DALLAS (CBSDFW.COM) – As COVID-19 cases surge, North Texas hospitals could soon be faced with a shortage of life-saving equipment, such a ICU beds and ventilators.
People with disabilities fear if that happens, they may be pushed to the back of the line and even denied care.
On Thursday, Jan. 14, civil rights groups, along with the North Texas Mass Critical Care Guideline Task Force, announced the approval of revised crisis standard of care guidelines ensuring those with disabilities and older adults are not discriminated against in public health emergencies.
“Our lives are not disposable and we deserve medical treatment just as much as anyone else during a pandemic,” said Laura Halvorson, a former Mesquite school teacher with muscular dystrophy.
Halvorson, who uses a ventilator nearly 24 hours a day, said she was worried when she was recently hospitalized that her ventilator would be taken away from her and given to another patient.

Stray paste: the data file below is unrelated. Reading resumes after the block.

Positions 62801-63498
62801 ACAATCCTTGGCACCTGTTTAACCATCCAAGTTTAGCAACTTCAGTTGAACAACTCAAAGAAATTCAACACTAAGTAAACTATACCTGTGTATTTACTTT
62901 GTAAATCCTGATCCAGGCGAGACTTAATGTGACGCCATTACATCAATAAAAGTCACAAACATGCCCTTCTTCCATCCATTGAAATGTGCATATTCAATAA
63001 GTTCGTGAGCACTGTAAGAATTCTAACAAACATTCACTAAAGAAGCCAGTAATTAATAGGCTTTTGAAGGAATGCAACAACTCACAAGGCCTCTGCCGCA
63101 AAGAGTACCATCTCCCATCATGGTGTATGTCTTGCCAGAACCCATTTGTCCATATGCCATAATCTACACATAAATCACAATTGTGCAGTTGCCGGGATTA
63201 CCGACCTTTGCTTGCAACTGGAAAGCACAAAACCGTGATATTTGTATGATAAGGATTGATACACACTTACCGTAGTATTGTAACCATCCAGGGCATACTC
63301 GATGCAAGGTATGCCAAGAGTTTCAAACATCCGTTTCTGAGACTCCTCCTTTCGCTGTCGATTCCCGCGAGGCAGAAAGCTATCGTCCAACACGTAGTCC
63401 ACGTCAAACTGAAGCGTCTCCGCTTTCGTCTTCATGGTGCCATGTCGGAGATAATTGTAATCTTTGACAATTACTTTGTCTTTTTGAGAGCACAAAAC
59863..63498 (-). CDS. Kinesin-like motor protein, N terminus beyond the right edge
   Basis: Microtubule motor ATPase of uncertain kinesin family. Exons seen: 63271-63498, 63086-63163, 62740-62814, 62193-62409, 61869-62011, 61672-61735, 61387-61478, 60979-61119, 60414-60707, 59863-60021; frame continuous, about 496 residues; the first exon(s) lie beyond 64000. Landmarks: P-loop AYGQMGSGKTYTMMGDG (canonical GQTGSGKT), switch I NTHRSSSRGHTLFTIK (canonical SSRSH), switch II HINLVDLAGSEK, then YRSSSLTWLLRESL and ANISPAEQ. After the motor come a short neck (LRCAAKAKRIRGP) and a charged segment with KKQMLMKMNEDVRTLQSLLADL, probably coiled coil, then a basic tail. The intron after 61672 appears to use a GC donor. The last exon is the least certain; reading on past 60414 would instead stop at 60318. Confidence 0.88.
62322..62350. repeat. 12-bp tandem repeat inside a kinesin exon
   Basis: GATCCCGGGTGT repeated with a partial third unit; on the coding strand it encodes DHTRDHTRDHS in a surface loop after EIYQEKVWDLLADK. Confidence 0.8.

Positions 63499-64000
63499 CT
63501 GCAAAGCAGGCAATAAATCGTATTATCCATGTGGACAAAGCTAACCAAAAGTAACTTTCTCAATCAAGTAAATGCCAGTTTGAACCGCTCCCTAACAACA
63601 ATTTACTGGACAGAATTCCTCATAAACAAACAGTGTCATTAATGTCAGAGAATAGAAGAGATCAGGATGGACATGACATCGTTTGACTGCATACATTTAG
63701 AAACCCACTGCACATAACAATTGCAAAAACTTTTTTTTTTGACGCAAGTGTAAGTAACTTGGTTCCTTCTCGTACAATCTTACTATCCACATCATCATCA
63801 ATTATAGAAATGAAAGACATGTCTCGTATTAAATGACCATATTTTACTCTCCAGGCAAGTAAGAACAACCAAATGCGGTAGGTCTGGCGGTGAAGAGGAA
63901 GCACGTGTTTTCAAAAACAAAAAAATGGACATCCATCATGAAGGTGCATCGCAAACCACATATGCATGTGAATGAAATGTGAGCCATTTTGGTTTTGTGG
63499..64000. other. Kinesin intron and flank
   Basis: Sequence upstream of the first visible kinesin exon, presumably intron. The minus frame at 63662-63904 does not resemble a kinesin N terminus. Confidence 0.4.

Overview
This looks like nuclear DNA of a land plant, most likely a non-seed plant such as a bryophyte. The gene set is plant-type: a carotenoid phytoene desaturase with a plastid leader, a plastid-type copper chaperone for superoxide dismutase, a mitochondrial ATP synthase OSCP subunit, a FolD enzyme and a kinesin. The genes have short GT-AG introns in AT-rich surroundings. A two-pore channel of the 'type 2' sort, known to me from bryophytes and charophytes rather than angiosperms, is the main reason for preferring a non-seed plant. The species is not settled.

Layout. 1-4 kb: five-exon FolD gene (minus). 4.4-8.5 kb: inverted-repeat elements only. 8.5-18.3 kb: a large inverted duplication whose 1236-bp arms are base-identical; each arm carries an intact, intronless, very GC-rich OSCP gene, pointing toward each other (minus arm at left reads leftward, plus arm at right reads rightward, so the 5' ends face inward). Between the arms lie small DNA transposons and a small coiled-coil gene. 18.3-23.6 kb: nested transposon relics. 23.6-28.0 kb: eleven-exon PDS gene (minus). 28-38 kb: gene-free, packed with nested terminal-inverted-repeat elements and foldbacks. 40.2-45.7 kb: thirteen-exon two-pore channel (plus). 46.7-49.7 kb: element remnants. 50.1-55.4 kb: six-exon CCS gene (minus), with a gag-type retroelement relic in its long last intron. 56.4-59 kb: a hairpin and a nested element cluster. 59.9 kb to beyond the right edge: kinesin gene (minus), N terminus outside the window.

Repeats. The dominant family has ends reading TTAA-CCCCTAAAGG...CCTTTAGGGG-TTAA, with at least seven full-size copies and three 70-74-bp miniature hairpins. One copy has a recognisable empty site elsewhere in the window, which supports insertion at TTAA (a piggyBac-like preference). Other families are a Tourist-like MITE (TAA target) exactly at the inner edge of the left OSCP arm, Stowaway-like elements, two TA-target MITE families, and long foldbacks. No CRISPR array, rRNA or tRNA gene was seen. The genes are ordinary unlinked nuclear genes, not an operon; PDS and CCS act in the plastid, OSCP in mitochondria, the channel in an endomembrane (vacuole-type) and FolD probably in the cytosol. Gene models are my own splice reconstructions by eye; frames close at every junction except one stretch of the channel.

The revised North Texas guidelines will prevent this from happening.
“The old guidelines did not explicitly say if someone walks in with a ventilator take it from them but it did not prohibit that action and that was a concern,” said Lisa Snead with Disability Rights Texas.
Disability Rights Texas was one of several organizations that filed federal civil rights complaints this summer against both the North Texas and South Texas crisis care triage guidelines.
Both local task forces have since revised their guidelines to include protections against discrimination.
Snead said she hopes this will lead to a statewide guidance.
“Without that, persons with disabilities and older adults in Texas may continue to find themselves subject to discriminatory rationing, placing their lives at risk. We hope that State leaders act soon to ensure all Texans receive equal access to medical care,” Snead said.
To see the North Texas Mass Critical Care Guidelines Task Force’s new guidelines, click here.
To see the Southwest Texas Regional Advisory Council’s new guidelines, click here.
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